How to protect your child from cyberbullying
on 07 Oct, 2019
As we’re settling into the new school term, the same discussions about how best to protect our children both inside and outside of the education system are coming up. This follows suggestions from the Children’s Commissioner for England that some schools should be doing more to combat abuse and violence – with measures such as increased opening hours and on-site security.
Despite this, one of the biggest concerns for parents and teachers remains the threat of cyberbullying, an epidemic which has becoming a growing issue as more and more children get access to smart technology. In a survey conducted by loveit coverit, which looked at how children and young people use smartphones, it was found that over half of children between the ages of 10 and 13 have a personal smartphone, and that cyberbullying was among parents’ biggest concerns with their child having access to the internet. On top of this, it was found that over one third of parents believed that their child had been a victim of cyberbullying but had not been approached about the issue.
As this is a growing concern for many parents across the country, it’s important that you know the best ways to protect your child from the dangers of cyberbullying. In this short guide, we’ll run through some of the best ways to keep your child safe, so you can have peace-of-mind when they go online – whether that be at home or in school.
Parental control apps
A really easy way to ensure that your child is protected whilst surfing the web, regardless of where they are, is to get a parental control app for their smartphone. These can be easily installed on any device and allow you to set controls on a number of variables. For example, you can block specific websites and apps from your child’s device. So, if you know or suspect that they’re receiving negative attention from certain places (i.e. social media), you can stop them from visiting those spaces altogether. Alternatively, you can set timers for when apps can be accessed. This is particularly useful if you feel that your child may be accessing their smartphone during school hours.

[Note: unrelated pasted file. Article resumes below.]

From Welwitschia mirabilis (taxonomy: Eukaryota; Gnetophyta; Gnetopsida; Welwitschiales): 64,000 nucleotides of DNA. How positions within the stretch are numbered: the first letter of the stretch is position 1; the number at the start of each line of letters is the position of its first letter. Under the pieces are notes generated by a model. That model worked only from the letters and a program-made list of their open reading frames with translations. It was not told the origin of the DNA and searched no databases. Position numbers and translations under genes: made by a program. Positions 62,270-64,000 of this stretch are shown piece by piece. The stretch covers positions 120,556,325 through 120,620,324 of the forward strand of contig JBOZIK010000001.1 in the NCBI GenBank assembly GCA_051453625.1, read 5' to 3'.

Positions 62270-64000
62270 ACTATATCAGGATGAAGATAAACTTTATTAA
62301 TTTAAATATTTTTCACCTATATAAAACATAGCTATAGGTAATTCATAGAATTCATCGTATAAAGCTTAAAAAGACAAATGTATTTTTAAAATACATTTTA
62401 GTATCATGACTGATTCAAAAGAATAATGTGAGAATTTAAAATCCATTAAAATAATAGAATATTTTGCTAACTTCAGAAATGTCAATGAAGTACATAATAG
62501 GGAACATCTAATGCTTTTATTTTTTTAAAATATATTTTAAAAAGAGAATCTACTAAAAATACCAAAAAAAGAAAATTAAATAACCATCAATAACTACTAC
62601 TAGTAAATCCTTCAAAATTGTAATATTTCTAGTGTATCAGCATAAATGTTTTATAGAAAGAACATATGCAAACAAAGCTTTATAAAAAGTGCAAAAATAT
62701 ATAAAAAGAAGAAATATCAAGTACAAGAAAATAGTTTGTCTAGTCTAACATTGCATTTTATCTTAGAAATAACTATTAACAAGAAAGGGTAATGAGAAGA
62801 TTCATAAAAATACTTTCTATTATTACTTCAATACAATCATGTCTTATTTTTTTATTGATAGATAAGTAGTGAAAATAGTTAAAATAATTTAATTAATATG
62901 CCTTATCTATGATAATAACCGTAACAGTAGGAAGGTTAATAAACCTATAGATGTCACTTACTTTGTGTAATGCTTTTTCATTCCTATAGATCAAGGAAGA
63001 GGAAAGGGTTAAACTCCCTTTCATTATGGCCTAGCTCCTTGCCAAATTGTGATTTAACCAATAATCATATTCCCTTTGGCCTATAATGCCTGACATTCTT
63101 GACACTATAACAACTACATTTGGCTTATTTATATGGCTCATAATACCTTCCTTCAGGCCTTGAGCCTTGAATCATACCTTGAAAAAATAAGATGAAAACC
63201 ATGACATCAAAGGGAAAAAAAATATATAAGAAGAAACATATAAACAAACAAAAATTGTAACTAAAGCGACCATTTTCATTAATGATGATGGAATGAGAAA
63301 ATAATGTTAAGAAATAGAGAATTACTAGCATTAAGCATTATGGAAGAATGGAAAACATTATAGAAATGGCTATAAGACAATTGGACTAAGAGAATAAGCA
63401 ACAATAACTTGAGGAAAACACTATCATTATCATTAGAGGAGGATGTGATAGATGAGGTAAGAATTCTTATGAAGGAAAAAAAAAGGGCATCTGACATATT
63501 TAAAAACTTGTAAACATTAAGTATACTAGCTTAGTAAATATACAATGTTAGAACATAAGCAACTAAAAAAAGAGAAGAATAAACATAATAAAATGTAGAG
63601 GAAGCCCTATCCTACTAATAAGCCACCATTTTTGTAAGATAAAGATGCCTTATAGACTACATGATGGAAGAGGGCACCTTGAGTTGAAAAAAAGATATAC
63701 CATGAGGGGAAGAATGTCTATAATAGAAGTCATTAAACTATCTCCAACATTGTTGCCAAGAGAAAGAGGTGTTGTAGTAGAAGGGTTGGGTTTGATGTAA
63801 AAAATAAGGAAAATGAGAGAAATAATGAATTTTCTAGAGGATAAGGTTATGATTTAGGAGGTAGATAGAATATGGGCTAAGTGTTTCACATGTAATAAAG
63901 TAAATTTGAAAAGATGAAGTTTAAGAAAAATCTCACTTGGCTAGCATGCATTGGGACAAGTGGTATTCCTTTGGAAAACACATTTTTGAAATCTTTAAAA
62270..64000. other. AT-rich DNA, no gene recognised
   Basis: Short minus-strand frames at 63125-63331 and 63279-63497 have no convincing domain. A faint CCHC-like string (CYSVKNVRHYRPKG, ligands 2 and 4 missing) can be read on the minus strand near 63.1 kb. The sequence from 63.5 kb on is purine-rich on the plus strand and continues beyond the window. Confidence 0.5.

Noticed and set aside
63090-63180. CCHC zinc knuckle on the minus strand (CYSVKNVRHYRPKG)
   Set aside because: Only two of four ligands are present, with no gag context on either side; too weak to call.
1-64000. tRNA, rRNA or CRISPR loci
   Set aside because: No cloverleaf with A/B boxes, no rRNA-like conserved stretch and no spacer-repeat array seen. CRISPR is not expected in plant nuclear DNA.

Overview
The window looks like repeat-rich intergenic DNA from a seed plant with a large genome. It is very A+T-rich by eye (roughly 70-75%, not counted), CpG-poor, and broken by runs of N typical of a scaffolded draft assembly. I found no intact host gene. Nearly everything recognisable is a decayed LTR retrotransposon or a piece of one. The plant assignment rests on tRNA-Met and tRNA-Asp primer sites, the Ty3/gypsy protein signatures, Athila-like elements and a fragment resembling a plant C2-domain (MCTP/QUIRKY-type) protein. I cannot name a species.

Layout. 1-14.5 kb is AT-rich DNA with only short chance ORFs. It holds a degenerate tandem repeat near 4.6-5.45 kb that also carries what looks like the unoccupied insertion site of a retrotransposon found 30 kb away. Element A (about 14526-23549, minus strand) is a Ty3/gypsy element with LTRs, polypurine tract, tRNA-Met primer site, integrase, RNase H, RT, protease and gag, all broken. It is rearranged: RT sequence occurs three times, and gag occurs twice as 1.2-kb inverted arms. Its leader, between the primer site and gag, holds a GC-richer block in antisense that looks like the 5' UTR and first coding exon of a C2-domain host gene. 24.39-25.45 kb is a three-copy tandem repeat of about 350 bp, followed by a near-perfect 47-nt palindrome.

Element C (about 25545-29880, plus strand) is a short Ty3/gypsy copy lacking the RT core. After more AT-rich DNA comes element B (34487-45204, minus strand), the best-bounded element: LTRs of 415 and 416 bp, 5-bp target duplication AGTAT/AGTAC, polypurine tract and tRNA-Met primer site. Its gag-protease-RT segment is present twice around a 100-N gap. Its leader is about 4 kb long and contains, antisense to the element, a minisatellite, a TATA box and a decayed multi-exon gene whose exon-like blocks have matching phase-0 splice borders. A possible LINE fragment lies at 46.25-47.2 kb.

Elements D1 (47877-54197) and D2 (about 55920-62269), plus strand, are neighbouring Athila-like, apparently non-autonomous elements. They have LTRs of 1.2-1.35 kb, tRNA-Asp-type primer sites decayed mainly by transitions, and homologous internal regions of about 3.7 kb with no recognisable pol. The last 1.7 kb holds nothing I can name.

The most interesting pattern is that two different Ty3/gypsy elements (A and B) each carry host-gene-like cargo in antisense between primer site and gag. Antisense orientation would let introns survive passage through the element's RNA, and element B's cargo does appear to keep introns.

While some smartphone manufacturers do have in-built services for parents to set limits on use – such as the iPhone’s Screen Time settings – there are a variety of third-party applications that can be installed on a range of devices. Some of these are paid subscription services and some are free, but it’s important to find the one that works best for you and your family.
Have an open discussion
While this may seem like a daunting prospect for parents with older children or teenagers, it’s a great a great way of protecting your child from cyberbullying. Not only is it good to have a frank conversation about their emotional wellbeing if they are suffering from bullying, it’s also good practice to have these sorts of discussions before they are introduced to independent smartphone technology.
According to the loveit coverit survey of UK parents, 78% would talk to their child openly if they found out that they were being bullied, whilst others would go to the school or the police. While it’s important to engage with your child about their mental state, especially in the wake of bullying, it’s also as important to ensure that they feel comfortable opening up to you in the first place, and the groundwork for this has to be laid early on. A good technique can be to have a rule book for online activity, so that you and your child understand what behaviour is acceptable and what is not.
It’s also important to stress that these discussions should not just be preventative, but continuous even if you don’t suspect your child has been a victim of cyberbullying. Furthermore, it’s important to teach your child about how respect others online, so that they don’t fall into the same traps as other cyberbullies.
Work with their school
Even if you’re not having discussions with your child about proper internet use and the dangers of cyberbullying, you can be fairly confident that measures are being taken within schools to offer support and guidance.
One of the biggest components to protecting your child online is to establish a good relationship with their school and ensure strong communication about their online activity, if that’s applicable. Not only is it important that the school informs you of how your child is behaving – if they’ve noticed drastic changes, had discussions with them, caught them using their smartphone inappropriately – it’s equally important that you relay any concerns that you might have. While the school can’t always act if cyberbullying arises outside school time, they will work with you to address the issues where they can.
Alternatively, if you feel that your child’s school is not adequately equipped to deal with the issue of cyberbullying, it’s vital that your raise the topic and push for more action to be taken. This can range from asking teachers and administrators to discuss the problem more openly or pushing for it to be included in the school’s policies and code of conduct.
While these tips may not be applicable to every situation, they’re a good starting point for opening discussions about cyberbullying with your child and their school, ensuring that they have as many tools as they need to remain safe online.
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